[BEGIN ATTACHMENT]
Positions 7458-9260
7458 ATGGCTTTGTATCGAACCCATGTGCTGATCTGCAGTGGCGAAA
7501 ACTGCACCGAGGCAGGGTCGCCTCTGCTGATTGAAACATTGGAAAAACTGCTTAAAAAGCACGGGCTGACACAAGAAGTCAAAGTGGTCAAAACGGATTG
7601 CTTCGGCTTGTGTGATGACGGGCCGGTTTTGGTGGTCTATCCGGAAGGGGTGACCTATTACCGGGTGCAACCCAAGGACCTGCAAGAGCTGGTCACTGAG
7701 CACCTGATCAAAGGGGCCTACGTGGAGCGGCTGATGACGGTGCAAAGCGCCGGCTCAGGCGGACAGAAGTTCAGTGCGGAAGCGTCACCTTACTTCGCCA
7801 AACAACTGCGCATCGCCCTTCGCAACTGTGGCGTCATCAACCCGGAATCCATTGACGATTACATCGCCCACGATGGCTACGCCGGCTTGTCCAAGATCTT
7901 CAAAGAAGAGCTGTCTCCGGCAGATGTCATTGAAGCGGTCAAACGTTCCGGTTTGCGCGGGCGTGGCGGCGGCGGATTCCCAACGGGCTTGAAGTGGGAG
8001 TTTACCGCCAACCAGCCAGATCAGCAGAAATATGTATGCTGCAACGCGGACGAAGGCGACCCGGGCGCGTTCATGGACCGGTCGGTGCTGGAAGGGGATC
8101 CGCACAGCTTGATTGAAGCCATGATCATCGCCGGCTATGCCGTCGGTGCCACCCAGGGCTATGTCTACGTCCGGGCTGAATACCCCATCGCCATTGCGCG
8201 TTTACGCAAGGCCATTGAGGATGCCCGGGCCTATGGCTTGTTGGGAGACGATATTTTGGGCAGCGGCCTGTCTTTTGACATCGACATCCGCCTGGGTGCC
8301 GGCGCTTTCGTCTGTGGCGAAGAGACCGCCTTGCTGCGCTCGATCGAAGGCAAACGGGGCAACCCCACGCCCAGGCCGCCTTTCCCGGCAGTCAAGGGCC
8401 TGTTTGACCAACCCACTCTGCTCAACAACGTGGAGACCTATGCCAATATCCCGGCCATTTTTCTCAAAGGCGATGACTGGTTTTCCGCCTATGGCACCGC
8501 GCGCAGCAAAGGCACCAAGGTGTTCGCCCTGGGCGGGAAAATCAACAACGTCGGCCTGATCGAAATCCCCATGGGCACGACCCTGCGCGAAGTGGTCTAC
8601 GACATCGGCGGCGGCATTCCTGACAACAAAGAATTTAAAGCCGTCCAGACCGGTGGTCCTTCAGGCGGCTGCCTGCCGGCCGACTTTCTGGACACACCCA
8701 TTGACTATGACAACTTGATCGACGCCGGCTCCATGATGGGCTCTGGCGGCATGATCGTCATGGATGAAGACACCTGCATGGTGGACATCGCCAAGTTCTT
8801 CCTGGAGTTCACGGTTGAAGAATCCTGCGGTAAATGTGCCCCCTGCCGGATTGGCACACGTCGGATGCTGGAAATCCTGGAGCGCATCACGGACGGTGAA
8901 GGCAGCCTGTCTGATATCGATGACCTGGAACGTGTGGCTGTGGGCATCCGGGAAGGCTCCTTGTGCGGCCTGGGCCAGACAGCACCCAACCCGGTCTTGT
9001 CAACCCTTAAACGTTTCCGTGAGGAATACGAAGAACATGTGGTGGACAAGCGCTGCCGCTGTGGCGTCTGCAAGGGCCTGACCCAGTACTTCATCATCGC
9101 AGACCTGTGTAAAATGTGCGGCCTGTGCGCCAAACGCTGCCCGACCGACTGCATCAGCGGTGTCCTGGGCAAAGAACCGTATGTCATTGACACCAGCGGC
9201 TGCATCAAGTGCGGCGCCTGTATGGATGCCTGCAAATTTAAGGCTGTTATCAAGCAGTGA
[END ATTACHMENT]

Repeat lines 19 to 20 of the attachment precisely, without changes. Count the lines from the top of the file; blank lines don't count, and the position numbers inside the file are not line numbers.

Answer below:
9101 AGACCTGTGTAAAATGTGCGGCCTGTGCGCCAAACGCTGCCCGACCGACTGCATCAGCGGTGTCCTGGGCAAAGAACCGTATGTCATTGACACCAGCGGC
9201 TGCATCAAGTGCGGCGCCTGTATGGATGCCTGCAAATTTAAGGCTGTTATCAAGCAGTGA